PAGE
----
This foam has been in my studio for years, and was employed to protect some fragile items we sent to Nigel to be photographed. Some time later this image arrived amongst the Queer Tools, as Nigel had decided it was equally special. It has become one of my favourite images, reminding me how often the simple & commonplace are ignored. Familiarity surely nurtures indifference more successfully than it breeds contempt?
When I was young this type of foam, usually dark grey, was to be found in interesting places; within protective cases for cameras and musical instruments, in the baffles of loudspeaker cabinets or used for soundproofing in music studios, or perhaps the engine bay of a noisy vehicle. We use it for packaging; upholstery test rigs; and recently for a deluxe cutlery drawer, beautifully flocked by Thomas and Vines. We’d buy it from Pentonville Rubber where they sell everything like this. Many times I’ve idly thunk… ‘how do they make this stuff?’, but never properly investigated it. Nigel’s photograph demanded I get off my arss and find out…although Tim Berners-Lee and Robert Cailliau enabled this to be a figure of speech rather than a physical act. A few moments research revealed that profiled or convoluted foam is produced by a beautiful and ingenious process on some fantastic machines – you can see some here.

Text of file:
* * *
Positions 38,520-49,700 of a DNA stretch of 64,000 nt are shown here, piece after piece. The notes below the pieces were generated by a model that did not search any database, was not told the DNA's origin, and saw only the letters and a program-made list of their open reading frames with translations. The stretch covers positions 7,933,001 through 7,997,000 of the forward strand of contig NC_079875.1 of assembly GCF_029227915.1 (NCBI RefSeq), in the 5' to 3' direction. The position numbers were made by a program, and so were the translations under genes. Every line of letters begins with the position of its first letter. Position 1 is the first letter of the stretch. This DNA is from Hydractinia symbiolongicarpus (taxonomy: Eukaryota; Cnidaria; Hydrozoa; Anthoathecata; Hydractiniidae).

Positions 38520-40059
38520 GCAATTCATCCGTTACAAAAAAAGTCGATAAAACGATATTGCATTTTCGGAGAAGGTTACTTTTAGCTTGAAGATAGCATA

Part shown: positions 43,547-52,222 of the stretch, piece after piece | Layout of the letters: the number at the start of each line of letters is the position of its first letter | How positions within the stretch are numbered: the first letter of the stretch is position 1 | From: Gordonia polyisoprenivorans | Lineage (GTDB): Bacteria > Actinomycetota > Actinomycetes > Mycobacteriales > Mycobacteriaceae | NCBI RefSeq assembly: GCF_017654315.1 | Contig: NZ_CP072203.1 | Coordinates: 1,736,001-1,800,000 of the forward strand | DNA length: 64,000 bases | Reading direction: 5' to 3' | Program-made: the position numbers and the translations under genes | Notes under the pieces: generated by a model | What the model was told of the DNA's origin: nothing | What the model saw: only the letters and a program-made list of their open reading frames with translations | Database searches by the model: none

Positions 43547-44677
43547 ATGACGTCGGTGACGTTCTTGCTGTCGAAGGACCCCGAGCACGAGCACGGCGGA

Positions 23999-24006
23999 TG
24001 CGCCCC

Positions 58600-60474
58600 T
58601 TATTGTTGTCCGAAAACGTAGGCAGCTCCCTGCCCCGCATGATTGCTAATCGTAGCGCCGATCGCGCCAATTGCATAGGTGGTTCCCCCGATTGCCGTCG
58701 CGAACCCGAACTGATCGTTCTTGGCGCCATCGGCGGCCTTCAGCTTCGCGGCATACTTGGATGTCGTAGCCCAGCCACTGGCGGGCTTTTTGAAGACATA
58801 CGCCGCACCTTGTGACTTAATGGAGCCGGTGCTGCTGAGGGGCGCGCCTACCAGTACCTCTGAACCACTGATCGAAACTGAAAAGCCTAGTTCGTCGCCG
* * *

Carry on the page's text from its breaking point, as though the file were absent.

QT 006 Convoluted foam, manufactured & processed in UK.